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'[PIC] Newbie questions: TTL or CMOS?'
2000\06\08@130055 by Nathan Burnside

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<x-flowed>Are the PIC I/O pins TTL or CMOS? The data sheets say that the PICs are
CMOS, but it also says the I/O pins have a TTL buffer. Does this mean that
I need to treat them strictly as TTL? What kind of situations can damage
the I/O pins on a PIC? (aside from the case of voltages over Vdd and under
Vss) If I set an output pin high when it is tied to ground, will it simply
source 20mA without damaging the chip, or will it cause a short to Vdd and
fry the chip? Thanks for your help.

Nathan

</x-flowed>

2000\06\08@192126 by Tony Nixon

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Nathan Burnside wrote:
>
> Are the PIC I/O pins TTL or CMOS? The data sheets say that the PICs are
> CMOS, but it also says the I/O pins have a TTL buffer. Does this mean that
> I need to treat them strictly as TTL? What kind of situations can damage
> the I/O pins on a PIC? (aside from the case of voltages over Vdd and under
> Vss) If I set an output pin high when it is tied to ground, will it simply
> source 20mA without damaging the chip, or will it cause a short to Vdd and
> fry the chip? Thanks for your help.
>
> Nathan

Depends which pin.

Most appear to be TTL in and CMOS out. Some have Schmitt Trigger input,
and there is an Open Collector output usually on RA4.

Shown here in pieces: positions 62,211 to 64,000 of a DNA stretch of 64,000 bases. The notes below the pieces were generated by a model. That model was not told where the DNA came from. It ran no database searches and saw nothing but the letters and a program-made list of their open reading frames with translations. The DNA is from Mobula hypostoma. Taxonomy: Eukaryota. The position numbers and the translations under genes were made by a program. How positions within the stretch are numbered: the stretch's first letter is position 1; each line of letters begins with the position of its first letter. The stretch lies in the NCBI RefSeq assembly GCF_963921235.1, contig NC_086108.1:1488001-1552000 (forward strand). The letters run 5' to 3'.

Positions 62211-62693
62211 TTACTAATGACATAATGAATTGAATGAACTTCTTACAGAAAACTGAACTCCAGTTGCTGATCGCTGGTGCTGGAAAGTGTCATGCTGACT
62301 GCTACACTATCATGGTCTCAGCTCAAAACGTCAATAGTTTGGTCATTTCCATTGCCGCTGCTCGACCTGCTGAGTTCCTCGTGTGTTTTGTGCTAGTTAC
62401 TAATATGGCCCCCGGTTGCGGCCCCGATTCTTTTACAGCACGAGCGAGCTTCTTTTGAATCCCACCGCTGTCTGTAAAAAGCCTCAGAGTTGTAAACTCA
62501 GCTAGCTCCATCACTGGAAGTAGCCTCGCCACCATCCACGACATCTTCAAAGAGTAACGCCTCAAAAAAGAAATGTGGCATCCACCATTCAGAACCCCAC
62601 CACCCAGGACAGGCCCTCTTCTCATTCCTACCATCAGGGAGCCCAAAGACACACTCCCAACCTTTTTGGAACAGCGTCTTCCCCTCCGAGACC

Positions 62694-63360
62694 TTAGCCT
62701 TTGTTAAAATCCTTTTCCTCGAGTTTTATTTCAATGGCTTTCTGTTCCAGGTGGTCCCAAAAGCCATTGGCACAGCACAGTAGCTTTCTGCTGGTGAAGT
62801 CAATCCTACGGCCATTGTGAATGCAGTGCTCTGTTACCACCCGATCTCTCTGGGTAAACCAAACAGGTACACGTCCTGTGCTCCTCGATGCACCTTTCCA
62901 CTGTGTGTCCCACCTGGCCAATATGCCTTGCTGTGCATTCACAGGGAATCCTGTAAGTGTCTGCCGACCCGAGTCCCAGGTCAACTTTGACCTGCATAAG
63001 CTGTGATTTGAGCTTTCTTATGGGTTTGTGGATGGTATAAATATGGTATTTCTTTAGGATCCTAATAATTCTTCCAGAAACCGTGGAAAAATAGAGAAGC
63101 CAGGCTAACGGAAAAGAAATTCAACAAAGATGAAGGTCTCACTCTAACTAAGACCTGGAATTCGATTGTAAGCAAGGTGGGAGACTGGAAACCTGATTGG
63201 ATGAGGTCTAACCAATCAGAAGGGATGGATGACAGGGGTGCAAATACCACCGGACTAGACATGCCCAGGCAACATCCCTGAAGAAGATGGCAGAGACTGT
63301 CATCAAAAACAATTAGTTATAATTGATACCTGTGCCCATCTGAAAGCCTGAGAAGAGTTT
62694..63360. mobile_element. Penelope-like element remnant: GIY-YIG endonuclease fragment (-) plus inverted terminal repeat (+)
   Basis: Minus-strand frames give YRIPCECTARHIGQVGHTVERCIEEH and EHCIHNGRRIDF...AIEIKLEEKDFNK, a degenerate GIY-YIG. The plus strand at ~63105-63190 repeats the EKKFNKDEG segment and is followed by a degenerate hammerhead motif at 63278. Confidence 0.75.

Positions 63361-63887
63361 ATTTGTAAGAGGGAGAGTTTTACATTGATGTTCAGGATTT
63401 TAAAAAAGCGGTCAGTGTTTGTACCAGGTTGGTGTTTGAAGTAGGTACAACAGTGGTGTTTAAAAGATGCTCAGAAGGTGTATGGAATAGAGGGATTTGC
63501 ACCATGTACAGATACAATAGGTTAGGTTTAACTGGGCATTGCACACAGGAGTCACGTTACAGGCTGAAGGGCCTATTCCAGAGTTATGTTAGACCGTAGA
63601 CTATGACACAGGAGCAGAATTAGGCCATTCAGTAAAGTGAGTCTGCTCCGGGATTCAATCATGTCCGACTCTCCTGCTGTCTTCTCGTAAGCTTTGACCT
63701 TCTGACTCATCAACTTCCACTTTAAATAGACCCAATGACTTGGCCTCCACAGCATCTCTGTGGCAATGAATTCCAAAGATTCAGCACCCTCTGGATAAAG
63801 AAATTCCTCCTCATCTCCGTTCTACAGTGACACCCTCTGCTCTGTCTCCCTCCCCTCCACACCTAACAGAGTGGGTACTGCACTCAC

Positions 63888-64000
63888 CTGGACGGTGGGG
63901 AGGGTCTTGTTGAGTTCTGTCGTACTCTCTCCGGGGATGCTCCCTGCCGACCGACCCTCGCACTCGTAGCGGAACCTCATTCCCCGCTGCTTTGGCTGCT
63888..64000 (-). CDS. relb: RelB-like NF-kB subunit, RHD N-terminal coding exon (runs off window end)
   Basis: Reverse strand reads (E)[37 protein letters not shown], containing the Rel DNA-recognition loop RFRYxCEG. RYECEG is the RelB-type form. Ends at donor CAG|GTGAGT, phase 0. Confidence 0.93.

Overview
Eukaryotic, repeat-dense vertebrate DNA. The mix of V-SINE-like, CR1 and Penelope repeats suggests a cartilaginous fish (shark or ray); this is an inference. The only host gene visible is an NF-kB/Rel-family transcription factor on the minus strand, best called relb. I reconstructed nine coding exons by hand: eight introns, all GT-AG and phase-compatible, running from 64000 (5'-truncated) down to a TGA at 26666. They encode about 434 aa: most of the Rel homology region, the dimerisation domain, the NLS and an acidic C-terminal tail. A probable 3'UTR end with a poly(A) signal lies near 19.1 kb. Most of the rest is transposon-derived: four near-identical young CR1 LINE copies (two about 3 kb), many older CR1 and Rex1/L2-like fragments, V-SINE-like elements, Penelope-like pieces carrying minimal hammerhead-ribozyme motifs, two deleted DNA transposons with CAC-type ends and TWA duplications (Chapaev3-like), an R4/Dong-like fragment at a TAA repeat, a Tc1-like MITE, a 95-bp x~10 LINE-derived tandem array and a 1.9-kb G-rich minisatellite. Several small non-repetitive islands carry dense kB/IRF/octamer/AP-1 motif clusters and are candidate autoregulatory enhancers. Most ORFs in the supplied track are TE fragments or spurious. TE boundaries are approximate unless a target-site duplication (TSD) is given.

Because they (not all) are TTL in and CMOS out, I would assume that they
interface directly to TTL and CMOS.

Check out the back of the data sheets for specific IO pin information.

I've had shorts on pins and the chip seems to survive, but this may not
always be the case. Just avoid overloading or overdriving the pins, and
don't rely on them delivering a finite current source. Some appear to
survive reversed supply voltage as well.

The chip is more likely to get damaged by static discharge from you, or
by inductive spikes caused by insufficient protection.

--
Best regards

Tony

http://www.picnpoke.com
spam_OUTsalesTakeThisOuTspampicnpoke.com

2000\06\13@100001 by Don B. Roadman

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On 8 Jun 2000, at 11:59, Nathan Burnside wrote:

> Are the PIC I/O pins TTL or CMOS?

CMOS

>The data sheets say that the PICs
> are CMOS, but it also says the I/O pins have a TTL buffer. Does this
> mean that I need to treat them strictly as TTL?

You can use them as ttl. In that case, use 5V supply.

You can use them with cmos also.

Please read Pic data sheet for electrical specifications, TTL data
sheets for electrical specifications, and cmos data sheets for
electrical specifications. These will illuminate you.

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